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  • 2 weeks later...

Thought you all might be interested in this. The pictures here are of a house on Herkimer at 14th. They are raising the house, adding a 1st floor and renovating. We shall see how much stays original but anyway thought it was interesting none the less.

P.S. Bungalow Revival is the contractor.

post-3985-12555592808777_thumb.jpg

Edited by SaintCyr
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Thought you all might be interested in this. The pictures here are of a house on Herkimer at 14th. They are raising the house, adding a 1st floor and renovating. We shall see how much stays original but anyway thought it was interesting none the less.

JENGA !!!!!

That's far out.. I've never see or heard of an entire bungalow being raised to the 2nd floor like that.

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JENGA !!!!!

That's far out.. I've never see or heard of an entire bungalow being raised to the 2nd floor like that.

Yeah I'm curious as to the cost of that vs. adding a level on top. I'm going to see if they can give me a quote on my house... Its actually pretty eerie when you are looking at it up close.

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Depends greatly on the existing structural integrity. It might very well be that to build atop your existing, conditions would require a steel balloon frame which is quite pricey. By jacking up the existing, the first floor and footings can be spec'd appropriately for the given load.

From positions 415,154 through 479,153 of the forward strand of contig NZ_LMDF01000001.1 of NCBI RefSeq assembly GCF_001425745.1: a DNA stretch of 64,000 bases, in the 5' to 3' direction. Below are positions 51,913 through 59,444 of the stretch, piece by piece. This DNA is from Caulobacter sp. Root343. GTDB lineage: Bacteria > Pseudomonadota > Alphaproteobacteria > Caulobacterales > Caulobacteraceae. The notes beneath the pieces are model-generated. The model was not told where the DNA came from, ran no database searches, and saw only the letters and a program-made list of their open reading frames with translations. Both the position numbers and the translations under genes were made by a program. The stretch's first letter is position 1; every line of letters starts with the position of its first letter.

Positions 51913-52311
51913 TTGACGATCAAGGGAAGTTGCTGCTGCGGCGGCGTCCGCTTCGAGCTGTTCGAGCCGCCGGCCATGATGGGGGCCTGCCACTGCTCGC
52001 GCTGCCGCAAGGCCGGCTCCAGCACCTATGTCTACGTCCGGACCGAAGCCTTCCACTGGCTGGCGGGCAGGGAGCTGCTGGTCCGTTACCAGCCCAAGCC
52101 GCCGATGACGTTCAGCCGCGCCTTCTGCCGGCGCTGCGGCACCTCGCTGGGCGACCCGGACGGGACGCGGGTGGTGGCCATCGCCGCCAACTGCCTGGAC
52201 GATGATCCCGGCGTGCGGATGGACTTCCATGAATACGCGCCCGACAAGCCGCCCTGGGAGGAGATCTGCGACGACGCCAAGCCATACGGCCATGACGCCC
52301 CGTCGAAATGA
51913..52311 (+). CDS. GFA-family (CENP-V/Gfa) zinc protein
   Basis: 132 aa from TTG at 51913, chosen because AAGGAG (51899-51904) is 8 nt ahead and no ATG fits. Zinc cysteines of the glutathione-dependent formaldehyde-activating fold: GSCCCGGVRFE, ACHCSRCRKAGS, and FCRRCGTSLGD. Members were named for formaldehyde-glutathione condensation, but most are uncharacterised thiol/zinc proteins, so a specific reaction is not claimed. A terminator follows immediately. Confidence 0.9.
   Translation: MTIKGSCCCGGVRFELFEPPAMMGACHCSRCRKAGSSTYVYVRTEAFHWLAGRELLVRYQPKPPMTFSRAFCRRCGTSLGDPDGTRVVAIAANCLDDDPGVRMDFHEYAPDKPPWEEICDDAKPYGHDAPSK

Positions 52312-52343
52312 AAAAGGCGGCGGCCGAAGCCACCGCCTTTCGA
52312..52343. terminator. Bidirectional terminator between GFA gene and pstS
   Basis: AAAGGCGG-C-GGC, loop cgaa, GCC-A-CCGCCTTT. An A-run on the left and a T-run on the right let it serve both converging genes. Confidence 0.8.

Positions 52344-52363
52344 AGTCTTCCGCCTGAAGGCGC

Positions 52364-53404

Edited by LegacyTree
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That's the second house Bungalow Revival has jacked up and added a story underneath; the other was done several years ago and is over around 4th and Harvard I think.

Most bungalows are not that wide and have a wall running down the middle. You can add engineered beams/i-joists to span between the walls and fairly easily create support for a second story, though additional piers/footings will be required underneath the house. It's not cheap, but no remodel/expansion job is.

The trick with adding a second story is ensuring you can properly locate all the utilities. A lot of "pop-top" houses end up with strangely shaped rooms as people don't want to spend the extra dough to move water/sewer as needed.

The easiest way to do is just to add a 2-story addition on the back, so the structure of the original house doesn't have to be mangled too much.

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Thought you all might be interested in this. The pictures here are of a house on Herkimer at 14th. They are raising the house, adding a 1st floor and renovating. We shall see how much stays original but anyway thought it was interesting none the less.